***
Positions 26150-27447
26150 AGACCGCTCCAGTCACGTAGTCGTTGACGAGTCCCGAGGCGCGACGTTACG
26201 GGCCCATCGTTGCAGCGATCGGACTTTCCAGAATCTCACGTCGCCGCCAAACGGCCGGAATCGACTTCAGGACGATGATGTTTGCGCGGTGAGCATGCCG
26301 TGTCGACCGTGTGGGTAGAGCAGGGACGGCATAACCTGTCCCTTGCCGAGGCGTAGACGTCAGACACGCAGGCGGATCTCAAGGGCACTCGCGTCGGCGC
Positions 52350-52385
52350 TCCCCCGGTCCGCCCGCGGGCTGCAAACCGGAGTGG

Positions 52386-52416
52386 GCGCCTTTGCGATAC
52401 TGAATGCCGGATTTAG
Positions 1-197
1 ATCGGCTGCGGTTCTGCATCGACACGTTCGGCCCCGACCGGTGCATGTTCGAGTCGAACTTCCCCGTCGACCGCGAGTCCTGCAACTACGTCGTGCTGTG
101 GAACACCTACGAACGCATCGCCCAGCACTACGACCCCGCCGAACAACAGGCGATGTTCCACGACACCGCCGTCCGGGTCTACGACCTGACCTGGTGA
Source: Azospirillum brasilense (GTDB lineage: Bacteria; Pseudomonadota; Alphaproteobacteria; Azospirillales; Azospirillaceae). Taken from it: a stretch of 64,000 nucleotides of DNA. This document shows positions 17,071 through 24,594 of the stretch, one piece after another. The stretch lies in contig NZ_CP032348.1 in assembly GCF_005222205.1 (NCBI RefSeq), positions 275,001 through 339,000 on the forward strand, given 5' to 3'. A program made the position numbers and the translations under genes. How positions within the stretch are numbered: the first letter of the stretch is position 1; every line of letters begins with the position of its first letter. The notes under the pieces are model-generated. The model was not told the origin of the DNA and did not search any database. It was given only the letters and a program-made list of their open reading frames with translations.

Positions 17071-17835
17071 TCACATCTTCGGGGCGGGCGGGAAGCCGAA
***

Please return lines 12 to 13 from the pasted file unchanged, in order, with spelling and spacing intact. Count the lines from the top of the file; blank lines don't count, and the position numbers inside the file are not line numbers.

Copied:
101 GAACACCTACGAACGCATCGCCCAGCACTACGACCCCGCCGAACAACAGGCGATGTTCCACGACACCGCCGTCCGGGTCTACGACCTGACCTGGTGA
Source: Azospirillum brasilense (GTDB lineage: Bacteria; Pseudomonadota; Alphaproteobacteria; Azospirillales; Azospirillaceae). Taken from it: a stretch of 64,000 nucleotides of DNA. This document shows positions 17,071 through 24,594 of the stretch, one piece after another. The stretch lies in contig NZ_CP032348.1 in assembly GCF_005222205.1 (NCBI RefSeq), positions 275,001 through 339,000 on the forward strand, given 5' to 3'. A program made the position numbers and the translations under genes. How positions within the stretch are numbered: the first letter of the stretch is position 1; every line of letters begins with the position of its first letter. The notes under the pieces are model-generated. The model was not told the origin of the DNA and did not search any database. It was given only the letters and a program-made list of their open reading frames with translations.